What Makes a Robot?

Understanding Perceptions of Robots Using a Draw-A-Robot Task


  • Jan-Ove Wiesner University of Vienna



Robots have been automating manufacturing and assembly processes for more than five decades. A wide range of applications has been added in recent years, including space and marine sciences, architecture and construction, medical care, agriculture, infrastructure, and emergency response. In this context, robots can take on any shape that enables their corresponding functions. Social interaction remains one of the grand challenges in robotics [1].


This exploratory study aims to understand the future of robotics by examining children's perceptions of robots in a mixed approach of qualitative and quantitative methods.

First, a Draw-A-Robot task is conducted, which is an adaptation of the draw-a-scientist test [2]. In this task students from 10 to 14 years old draw a robot in its environment on paper in the trial. The generation of this artifact will help them actively construct their perception of robots and serve as a basis for further analysis.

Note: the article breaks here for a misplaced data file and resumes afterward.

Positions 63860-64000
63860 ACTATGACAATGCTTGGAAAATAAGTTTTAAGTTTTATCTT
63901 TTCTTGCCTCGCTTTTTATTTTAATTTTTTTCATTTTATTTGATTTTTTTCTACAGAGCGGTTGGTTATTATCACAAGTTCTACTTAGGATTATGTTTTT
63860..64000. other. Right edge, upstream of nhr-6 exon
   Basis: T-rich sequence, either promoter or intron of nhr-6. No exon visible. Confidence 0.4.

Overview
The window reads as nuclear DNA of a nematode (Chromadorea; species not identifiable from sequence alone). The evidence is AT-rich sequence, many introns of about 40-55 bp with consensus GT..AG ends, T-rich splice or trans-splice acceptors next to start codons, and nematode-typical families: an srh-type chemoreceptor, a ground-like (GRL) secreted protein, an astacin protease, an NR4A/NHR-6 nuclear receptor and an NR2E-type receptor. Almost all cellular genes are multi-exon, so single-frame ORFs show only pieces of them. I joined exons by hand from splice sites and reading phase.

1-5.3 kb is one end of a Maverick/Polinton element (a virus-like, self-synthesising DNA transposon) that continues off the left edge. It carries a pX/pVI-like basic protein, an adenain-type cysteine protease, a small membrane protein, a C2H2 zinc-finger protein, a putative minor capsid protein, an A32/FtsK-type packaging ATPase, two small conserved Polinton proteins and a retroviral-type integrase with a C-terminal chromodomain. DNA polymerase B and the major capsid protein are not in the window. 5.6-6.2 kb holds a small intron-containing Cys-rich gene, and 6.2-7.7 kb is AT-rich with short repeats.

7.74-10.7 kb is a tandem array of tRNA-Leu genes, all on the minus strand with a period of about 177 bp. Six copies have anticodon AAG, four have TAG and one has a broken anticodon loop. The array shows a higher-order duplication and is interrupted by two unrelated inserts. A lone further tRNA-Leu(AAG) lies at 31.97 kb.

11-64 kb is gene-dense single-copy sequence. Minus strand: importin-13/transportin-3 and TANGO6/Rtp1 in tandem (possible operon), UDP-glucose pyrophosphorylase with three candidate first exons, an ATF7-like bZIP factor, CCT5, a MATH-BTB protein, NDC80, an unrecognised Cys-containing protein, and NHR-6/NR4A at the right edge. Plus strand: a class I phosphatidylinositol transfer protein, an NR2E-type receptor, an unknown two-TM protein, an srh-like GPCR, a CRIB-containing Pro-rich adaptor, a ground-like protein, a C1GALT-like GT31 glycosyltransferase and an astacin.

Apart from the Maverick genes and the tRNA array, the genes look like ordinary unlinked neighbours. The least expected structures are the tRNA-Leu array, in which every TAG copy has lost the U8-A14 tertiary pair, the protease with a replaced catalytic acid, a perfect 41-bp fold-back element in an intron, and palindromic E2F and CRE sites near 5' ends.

In the second part of the study, students will evaluate their robot drawings using a coding scheme developed in the context of this thesis. It will include categories such as the robot's assumed purpose, appearance characteristics related to embodiment, specific human-like features, locomotion methods, and communication capabilities. Finally, the results will be evaluated quantitatively.

In the third part of the study, interviews will be conducted to gather more in-depth information that could not be obtained through third-person analysis of the drawings or quantitative research alone.

Expected Results

The main goal of this study is to investigate children's perception of the embodiment of robots and how it relates to their functions. 

It is hypothesized that children's perceptions of robots vary concerning how human-like and technical features are attributed to robots. The impact of these features in terms of robot functionality and application is examined. The long-term goal of this project is to establish the Draw-A-Robot task as a measurement tool that can be broadly applied to diverse populations, create a large cross-cultural database, and to better understand common perceptions about robots.

Researchers can use this tool to understand how the perception of robots in children evolves over time or from interventions such as educational robotics workshops.


[1] G. Yang et al., "The grand challenges of Science Robotics", Science Robotics, vol. 3, pp. 1-14, 2018.

[2] D. Chambers, "Stereotypic images of the scientist: The draw-a-scientist test",Science Education, vol. 67, no. 2, pp. 255-265, 1983.